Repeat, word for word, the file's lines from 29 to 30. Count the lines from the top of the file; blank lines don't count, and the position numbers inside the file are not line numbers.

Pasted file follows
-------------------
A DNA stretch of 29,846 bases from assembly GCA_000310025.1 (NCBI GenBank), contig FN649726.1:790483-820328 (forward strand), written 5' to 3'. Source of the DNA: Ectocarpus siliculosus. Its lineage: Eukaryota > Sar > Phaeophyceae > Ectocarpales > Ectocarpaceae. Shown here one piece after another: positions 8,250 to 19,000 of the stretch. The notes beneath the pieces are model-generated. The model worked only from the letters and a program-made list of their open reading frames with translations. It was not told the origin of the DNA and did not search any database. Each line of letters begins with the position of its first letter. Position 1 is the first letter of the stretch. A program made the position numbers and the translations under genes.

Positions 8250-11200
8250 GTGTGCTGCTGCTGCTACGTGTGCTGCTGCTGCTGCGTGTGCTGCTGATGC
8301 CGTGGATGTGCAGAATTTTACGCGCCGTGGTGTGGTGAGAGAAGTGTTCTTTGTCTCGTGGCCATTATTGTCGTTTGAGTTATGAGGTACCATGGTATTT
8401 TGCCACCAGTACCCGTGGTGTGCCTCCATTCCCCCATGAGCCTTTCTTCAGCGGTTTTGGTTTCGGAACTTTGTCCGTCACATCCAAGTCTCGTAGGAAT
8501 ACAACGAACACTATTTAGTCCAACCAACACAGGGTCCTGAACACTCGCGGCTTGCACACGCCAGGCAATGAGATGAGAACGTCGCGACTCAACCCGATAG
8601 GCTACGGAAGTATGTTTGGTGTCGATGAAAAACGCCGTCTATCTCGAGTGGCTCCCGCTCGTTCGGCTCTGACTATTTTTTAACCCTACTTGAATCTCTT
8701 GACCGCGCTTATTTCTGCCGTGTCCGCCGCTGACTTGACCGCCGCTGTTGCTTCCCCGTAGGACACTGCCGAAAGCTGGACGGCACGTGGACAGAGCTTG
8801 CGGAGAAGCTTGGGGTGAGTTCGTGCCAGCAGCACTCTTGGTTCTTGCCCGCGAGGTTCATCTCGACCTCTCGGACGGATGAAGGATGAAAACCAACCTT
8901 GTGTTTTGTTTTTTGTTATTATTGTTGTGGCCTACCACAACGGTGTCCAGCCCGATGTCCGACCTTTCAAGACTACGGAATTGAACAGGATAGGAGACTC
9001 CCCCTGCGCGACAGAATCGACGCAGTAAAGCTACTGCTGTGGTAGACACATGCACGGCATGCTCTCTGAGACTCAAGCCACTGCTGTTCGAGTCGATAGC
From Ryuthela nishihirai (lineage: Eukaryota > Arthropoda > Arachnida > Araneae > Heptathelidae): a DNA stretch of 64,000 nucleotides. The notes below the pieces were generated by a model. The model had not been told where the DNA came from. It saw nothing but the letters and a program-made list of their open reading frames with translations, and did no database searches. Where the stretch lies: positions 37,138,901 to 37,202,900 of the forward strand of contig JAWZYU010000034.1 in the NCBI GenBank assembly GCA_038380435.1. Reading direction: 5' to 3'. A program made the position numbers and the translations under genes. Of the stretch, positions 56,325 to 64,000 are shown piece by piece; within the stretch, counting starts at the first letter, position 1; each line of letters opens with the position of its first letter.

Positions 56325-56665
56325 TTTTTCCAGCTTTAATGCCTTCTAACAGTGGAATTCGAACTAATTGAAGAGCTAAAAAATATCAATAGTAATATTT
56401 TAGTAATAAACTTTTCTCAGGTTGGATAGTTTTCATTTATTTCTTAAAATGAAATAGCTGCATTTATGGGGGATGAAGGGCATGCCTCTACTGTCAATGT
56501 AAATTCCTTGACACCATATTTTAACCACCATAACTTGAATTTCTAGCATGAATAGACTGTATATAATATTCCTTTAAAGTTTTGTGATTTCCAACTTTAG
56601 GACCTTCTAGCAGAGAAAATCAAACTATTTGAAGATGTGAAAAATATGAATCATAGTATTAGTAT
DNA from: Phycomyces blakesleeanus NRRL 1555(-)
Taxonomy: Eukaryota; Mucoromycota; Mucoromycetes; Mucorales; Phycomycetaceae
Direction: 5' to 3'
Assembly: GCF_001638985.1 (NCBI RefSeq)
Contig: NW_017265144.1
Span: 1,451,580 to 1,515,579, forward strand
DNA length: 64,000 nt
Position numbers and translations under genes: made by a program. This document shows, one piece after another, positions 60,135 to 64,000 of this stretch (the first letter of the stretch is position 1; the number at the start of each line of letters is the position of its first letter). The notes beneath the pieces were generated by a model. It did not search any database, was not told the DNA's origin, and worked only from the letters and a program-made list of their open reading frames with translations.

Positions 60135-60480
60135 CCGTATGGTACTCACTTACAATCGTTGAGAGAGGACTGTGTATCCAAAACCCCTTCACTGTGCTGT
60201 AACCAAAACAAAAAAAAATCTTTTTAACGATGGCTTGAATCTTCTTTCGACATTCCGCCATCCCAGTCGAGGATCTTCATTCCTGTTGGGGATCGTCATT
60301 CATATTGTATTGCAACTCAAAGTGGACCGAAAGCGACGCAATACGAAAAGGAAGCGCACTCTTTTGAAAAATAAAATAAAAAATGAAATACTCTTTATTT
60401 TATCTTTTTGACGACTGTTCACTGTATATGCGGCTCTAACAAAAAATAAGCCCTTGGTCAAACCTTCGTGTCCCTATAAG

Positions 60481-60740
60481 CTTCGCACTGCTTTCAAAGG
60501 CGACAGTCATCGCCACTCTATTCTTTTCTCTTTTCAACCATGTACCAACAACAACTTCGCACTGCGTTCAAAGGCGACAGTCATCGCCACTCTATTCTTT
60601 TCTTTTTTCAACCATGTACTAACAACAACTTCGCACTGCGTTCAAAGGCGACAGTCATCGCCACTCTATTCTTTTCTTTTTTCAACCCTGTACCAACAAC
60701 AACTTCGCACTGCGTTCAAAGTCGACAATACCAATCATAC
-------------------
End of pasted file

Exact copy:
60301 CATATTGTATTGCAACTCAAAGTGGACCGAAAGCGACGCAATACGAAAAGGAAGCGCACTCTTTTGAAAAATAAAATAAAAAATGAAATACTCTTTATTT
60401 TATCTTTTTGACGACTGTTCACTGTATATGCGGCTCTAACAAAAAATAAGCCCTTGGTCAAACCTTCGTGTCCCTATAAG